This is wrong, this point is seen as soon as you have a perfect classifier. This might be hard to achieve in your field or for your problem, but it definitely exists.

How exactly does an ROC curve use the discrimination threshold?

I refer you to this CV question: What does AUC stand for and what is it?, which should answer this part of your question.

• So in my example, if we relabel class A as the negative class, at thresholds between 0.52 and 0.9, all observations are assigned to the negative class, right? This implies that the ROC is not invariant to class re-labeling and that ROC is not the right tool. What do you suggest for gauging algorithms that predict multiple classes? Commented Apr 27, 2023 at 13:54
• "at thresholds between 0.52 and 0.9, all observations are assigned to the negative class, right": except the first observation which is going to be positive. Commented Apr 27, 2023 at 18:43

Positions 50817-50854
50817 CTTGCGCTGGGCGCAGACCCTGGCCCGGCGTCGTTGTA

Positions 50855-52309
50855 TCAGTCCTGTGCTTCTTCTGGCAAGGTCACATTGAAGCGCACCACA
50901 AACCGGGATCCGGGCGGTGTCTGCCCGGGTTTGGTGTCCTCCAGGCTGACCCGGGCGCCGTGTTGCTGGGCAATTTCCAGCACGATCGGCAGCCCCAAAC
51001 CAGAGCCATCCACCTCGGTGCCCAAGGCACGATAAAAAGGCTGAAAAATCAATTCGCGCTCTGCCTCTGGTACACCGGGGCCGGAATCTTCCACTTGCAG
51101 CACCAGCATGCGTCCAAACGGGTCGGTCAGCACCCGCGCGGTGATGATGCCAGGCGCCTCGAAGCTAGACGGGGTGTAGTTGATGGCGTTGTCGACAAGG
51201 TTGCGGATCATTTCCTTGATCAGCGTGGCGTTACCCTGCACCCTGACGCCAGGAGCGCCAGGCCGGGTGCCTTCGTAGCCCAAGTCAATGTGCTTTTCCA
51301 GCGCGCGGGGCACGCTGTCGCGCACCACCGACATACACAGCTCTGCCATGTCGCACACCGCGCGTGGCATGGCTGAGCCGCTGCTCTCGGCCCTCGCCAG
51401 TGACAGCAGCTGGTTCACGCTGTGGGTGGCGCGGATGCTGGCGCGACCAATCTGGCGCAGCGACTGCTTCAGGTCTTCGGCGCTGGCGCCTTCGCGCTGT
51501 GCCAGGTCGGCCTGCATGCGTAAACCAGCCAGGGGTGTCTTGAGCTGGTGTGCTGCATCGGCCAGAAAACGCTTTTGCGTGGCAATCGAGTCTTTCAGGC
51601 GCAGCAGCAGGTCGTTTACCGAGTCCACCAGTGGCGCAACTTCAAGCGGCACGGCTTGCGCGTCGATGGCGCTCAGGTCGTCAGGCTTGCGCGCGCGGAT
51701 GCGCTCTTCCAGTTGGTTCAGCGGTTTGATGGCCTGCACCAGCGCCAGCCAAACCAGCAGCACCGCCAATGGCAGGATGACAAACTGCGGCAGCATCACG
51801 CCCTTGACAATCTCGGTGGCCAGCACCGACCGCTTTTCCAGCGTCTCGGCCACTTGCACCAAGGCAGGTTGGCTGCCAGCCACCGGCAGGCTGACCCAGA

• I don't understand your first sentence: "When B is the positive class, at threshold 0.52 it is predicted to be negative". What is "it" referring to, what is predicted to be negative? Commented Apr 30, 2023 at 18:35
• When B is the positive class, at threshold 0.52 observation 1 is predicted to be in class A, and so assigned to the negative class. The other four observations are below the threshold and also assigned to the negative class, or A. Is that correct? Commented May 2, 2023 at 7:17
• If you call B positive, at threshold 0.52 observation 1 (0.9) is above the threshold, therefore predicted to be positive, IE in class B. There are no labels in ROC analysis, only binary classes which you can call the way you want, A or B, positive or negative, patient or control, true or false. Don't let that confuse you. Maybe it's easier if you stop thinking of A and B and simply focus on positive and negative. Commented May 2, 2023 at 9:02